Someone finally pointed me in the direction of the polytechnic school. I visited it with my proposal and resume in hand, considering it my last hope. There were three buildings, which the sign at the entrance said were built by a German aid organization, where carpentry, dressmaking, typing, and computer classes were held. Maryam, the head of the computer department, gave me a tour of the place. For most students the polytechnic was their only hope for a job in the future. The carpentry teacher showed me how they made traditional beds, doors, and cabinets. The students looked up curiously from their tools and machines. The three computer teachers, all surprisingly women, were enthusiastic about my volunteering at the school.
“Mr. Mwangi is in Nairobi, but he will come back on Monday.” Mr. Mwangi was the manager, and of course, he was out of town. It took weeks of vacillating on Mr. Mwangi’s side, and threats of leaving on mine, and many strings pulled by various people who later became friends, but they finally let me start working. Soon after that, the chairman of the polytechnic arranged for me to stay for free at the Stone House, one of Lamu’s nicest hotels. I felt like I was living in the lap of luxury, with free soap and toilet paper and a friendly staff that let me use the restaurant kitchen.
My routine consisted of teaching two classes a day, at ten at the morning and six in the evening. Teaching Word and Excel in a town where the majority of the population didn’t have running water was a contradiction, but Africa was full of them. The computer room was unadorned except for two long wooden tables where ten computers sat side by side, and a blackboard but usually no chalk. My first day I was introduced to two students, Salim and Christine, who were finishing up Word. According to Maryam, they would be ready to take the final exam in a few weeks. They still didn’t know how to save a file or use a mouse. They never asked questions or indicated that they understood what I was saying. The Kenyan education system had taught them to shut up and memorize useless information. I spent many hours sweating in that stuffy room, inventing exercises and exams as I went along.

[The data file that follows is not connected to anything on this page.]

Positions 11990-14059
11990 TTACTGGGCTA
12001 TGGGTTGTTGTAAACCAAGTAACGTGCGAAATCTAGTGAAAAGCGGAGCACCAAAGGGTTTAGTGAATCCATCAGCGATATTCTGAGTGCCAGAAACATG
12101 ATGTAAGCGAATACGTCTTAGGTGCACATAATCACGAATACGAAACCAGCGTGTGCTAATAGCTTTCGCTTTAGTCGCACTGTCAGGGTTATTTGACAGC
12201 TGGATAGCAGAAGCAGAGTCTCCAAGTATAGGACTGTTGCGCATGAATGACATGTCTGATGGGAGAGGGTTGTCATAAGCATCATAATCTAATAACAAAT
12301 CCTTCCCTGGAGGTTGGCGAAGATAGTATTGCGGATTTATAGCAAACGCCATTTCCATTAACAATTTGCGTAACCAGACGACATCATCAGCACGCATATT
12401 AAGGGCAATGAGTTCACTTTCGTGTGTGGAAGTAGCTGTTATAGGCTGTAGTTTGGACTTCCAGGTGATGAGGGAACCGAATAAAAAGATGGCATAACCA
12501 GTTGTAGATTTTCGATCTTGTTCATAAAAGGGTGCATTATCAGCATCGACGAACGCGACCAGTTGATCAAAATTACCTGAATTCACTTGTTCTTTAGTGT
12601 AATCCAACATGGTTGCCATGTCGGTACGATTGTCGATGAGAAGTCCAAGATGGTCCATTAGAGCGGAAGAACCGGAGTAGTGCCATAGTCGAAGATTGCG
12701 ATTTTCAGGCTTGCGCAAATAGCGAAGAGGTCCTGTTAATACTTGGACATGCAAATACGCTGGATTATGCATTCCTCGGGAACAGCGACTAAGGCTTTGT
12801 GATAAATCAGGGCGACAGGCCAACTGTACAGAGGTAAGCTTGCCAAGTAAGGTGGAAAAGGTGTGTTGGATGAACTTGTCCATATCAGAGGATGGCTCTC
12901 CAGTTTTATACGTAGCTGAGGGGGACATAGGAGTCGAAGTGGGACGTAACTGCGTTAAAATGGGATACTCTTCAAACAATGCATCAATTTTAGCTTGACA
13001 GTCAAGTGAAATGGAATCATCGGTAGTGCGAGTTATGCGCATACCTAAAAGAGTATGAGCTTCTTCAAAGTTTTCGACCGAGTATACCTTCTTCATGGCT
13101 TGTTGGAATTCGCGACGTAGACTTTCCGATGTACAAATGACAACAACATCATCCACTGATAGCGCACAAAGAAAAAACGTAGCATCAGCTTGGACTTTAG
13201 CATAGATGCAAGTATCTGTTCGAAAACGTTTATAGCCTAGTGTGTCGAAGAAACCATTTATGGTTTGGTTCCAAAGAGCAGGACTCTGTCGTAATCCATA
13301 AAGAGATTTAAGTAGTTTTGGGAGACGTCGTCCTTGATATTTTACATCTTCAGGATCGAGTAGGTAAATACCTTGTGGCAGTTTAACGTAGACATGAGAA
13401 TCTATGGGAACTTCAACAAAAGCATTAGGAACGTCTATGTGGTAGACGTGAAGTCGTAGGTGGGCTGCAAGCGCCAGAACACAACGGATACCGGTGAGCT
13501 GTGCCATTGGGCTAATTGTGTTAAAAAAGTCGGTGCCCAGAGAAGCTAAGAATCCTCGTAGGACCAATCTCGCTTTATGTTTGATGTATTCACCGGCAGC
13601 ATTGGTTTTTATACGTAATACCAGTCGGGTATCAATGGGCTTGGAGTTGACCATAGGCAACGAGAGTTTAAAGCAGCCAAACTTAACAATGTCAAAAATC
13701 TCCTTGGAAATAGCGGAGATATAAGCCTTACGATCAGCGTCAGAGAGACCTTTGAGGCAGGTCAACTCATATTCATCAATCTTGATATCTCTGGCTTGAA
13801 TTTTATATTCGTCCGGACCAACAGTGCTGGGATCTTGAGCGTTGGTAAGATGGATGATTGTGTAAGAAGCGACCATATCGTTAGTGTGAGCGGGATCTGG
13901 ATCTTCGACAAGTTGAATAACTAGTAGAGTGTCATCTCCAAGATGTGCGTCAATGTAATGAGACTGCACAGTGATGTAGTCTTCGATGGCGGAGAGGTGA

Dismus, my evening student, was much easier to teach. We quickly moved from Word to Excel, always joking and exchanging tidbits of our lives during lessons. He was from up-country, and had been transferred to Lamu to study the ocean tides. He was the kind of Kenyan I grew to respect: hardworking, intelligent, and motivated. He was one of very few who knew something about politics and wasn’t afraid to voice his opinions. After every class, he would shake my hand and say “Asante sana, mwalimu” – “Thanks a lot, teacher.” Teachers are regarded very highly in Africa, and I always had to hide a grin when people in the street called me mwalimu.
Working at the polytechnic magnified the cultural differences between the Kenyans and me. They didn’t see me as a tourist, but I was far from being one of them, no matter how much ugali I ate with my hand or how much Swahili I spoke. I think the other teachers were bewildered by this girl who let soccer players cut her hair, smoked Embassy Lights with her tea, and came to work in a T-shirt and kanga, those colorful sarongs that African women use for everything. But working there privileged me with the chance to really live in this corner of Kenya and to suspend my reality – that of a wandering backpacker – and step into another – one that for these people was simply everyday life.
My days were a sum of little moments that were all shaped by the place. No where else but Lamu could I buy samosas and bajias on the street from little girls who would hold out the snacks and say “Shilingi moja.” No where else could I joke at the Bosnia CafÃ¯Â¿Â½ with Champion, the Bob Marley wannabe, or get invited to eat pilau by the ancient blue-eyed store-keeper who I never saw outside the tiny space behind his counter and who asked me three times a day how I liked Lamu.
It was where I learned to carry a flashlight at night to avoid the donkey droppings in case the electricity got cut off, where the Big Shop had only two aisles of merchandise, and where the ambulance was a wheelbarrow. It was a place that kept surprising me with what hid underneath the surface: buibui-clad Muslim prostitutes, the crazy homeless residents who never starved, the beach boys who told tourists everyday “Lamu hakuna matata. Lamu paradise!” and whose dream included a mzungu and a ticket out of Africa.